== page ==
In February 2014 Mattel announced the launch of “Entrepreneur Barbie*” as the latest in their “I can be” range of the classic (even iconic,) doll. This latest career move for Barbie was widely reported in the press and was the subject of much discussion on various Web 2.0 media. Considering such discussions as a discursive resource, our research poses the question: Can Barbie be an entrepreneur? Our data are Web 2.0 discussions and company information distributed by Mattel (including via/from Barbie’s very own twitter account @Barbie) via the internet. Firstly, we will unpack Barbie’s* career to date, and review the implications for understandings of gendered careers. Secondly, we will reflect on the latest move to ‘entrepreneur’ considering the implications for (gendered) understandings of entrepreneurship. We further reflect on the construction of Barbie’s career as a significant cultural artefact that extends the reach of the material artefact, the Barbie doll.
*© Mattel

Concluding Remarks and Closing Session
Professor Pat Tissington, Head of Department, Birkbeck College University of London.

Networking Event: Wine Reception

24 July – 18:30-20:00 – “Blowin in the Wind” -Imaging the Counterculture. The rise of Eco-Protest

Venue: Kensington Central Library

Booking: http://www.eventbrite.co.uk/e/blowin-in-the-wind-imaging-the-counterculture-the-rise-of-eco-protest-tickets-10855267397

1960’s Week 2014
An introductory workshop to discuss the visual culture of ‘eco-protest’ as emerging in the 1960s. How can we study this influential aspect of a transformative decade using a range of visual material, including some related film and music? As well as looking at the American scene there will be a focus on activities and activism in urban and rural England including marching and singing, fayres and festivals, sitting in and dropping out.
The role of images was at the centre of activities. Word was spread through photography and film documenting marches and protests, through DIY magazines, posters, placards, T-shirts and badges. Artists shared their work through album covers, street murals too were an alternative to established, often conservative galleries and musuems. Decades before camera phones and social media the visual culture of ‘Eco protest’ was crafted and distributed in a variety of colourful and inventive ways.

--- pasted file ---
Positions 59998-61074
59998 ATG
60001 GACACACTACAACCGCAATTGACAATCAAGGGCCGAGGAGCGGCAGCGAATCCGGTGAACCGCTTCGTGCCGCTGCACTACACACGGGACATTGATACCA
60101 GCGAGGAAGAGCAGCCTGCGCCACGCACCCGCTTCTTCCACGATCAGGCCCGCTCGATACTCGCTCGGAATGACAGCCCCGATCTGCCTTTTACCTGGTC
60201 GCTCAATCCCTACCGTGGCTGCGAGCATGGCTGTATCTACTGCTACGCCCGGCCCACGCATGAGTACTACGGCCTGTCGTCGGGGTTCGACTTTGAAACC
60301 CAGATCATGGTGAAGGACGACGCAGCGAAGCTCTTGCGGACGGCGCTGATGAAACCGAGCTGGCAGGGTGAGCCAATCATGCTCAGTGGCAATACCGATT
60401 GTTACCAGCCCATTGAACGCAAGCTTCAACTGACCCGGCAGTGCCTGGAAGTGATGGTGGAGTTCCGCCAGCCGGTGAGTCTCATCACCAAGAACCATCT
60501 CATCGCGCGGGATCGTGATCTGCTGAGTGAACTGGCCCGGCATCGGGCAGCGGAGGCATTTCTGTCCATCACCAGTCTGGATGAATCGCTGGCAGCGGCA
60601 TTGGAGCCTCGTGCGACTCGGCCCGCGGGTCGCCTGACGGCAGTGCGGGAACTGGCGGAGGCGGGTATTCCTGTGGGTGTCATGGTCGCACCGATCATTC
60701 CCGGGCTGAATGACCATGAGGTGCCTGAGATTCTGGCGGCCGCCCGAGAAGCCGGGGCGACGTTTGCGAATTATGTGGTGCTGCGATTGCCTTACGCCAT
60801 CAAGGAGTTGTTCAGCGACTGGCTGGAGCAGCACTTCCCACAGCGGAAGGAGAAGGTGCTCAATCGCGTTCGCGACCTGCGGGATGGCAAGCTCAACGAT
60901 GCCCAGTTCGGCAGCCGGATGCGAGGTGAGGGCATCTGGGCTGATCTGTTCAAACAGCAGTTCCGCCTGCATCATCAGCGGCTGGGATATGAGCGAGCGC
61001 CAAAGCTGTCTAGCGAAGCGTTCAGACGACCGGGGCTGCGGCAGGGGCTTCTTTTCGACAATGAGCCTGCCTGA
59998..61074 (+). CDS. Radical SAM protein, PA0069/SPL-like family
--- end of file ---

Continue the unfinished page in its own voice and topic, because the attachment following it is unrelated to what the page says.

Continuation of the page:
This is a workshop to look at some of the now iconic types of images that were ‘Blowin in the wind’ of change.
Lets look at how, and what is the legacy – what’s happening now?
Liz will give a short talk followed by an informal workshop and is looking forward to meeting anyone who would like to bring a visual work that they feel represents the spirit of the 1960s ecology movements, protests or Flower Power in general. This may be a photograph old or new, an image from a film, an album cover, T-shirt or button badge. This may be from a photocopy or a page from a magazine, a newspaper or from the internet. The image may be from the 1960s or since then, including contemporary items that are based on the original ideas or items.
Liz Johnston Drew is staff from the School of Arts (History of Art, including Photography , Architecture and Museums) and has much experience in working with adult and young adult learners. Liz can also discuss your interest in further study and working in the world of arts, art histories and visual culture.

To make any enquiries email: tryit@bbk.ac.uk

25 July –  18:30 onwards – On the Border film screening

Venue: Birkbeck Cinema, 43 Gordon Square

Booking: TBA

Lizzie Thynne, On the Border film screening and Q&A – A daughter’s exploration of her Finnish family’s history, prompted by the letters, objects and photographs left in her mother’s apartment.